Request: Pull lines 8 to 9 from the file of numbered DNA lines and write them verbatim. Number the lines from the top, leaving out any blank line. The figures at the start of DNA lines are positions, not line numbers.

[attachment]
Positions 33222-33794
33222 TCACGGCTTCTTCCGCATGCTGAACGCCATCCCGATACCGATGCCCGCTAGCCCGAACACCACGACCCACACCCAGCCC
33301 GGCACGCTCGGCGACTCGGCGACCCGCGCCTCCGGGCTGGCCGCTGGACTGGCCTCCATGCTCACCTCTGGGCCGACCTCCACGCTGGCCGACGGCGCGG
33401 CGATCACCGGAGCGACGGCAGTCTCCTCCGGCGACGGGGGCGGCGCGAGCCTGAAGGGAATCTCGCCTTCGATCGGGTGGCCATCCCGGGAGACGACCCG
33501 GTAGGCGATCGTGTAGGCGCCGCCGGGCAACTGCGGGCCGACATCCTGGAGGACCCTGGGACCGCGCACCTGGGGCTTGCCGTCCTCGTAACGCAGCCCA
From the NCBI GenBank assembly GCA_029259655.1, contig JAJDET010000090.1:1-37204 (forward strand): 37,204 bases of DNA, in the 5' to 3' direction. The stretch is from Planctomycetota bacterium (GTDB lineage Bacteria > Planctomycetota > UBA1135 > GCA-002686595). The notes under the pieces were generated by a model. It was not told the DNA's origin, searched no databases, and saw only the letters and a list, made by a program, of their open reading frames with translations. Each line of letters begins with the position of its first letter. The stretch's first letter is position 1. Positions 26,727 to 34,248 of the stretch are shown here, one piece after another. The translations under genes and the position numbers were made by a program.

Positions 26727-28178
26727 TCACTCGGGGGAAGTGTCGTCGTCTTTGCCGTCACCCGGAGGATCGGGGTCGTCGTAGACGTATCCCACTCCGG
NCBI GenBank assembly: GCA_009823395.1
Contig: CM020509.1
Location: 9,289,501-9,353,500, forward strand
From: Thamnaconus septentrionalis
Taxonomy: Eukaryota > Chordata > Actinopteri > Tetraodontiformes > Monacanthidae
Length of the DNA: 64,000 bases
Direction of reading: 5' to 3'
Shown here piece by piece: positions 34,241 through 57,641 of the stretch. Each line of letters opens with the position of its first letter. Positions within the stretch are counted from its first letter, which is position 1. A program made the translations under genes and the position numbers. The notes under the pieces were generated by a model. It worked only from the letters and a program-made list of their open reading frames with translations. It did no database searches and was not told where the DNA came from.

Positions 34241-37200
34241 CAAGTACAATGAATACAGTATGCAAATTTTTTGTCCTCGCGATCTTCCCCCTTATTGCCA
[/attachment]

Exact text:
26727 TCACTCGGGGGAAGTGTCGTCGTCTTTGCCGTCACCCGGAGGATCGGGGTCGTCGTAGACGTATCCCACTCCGG
NCBI GenBank assembly: GCA_009823395.1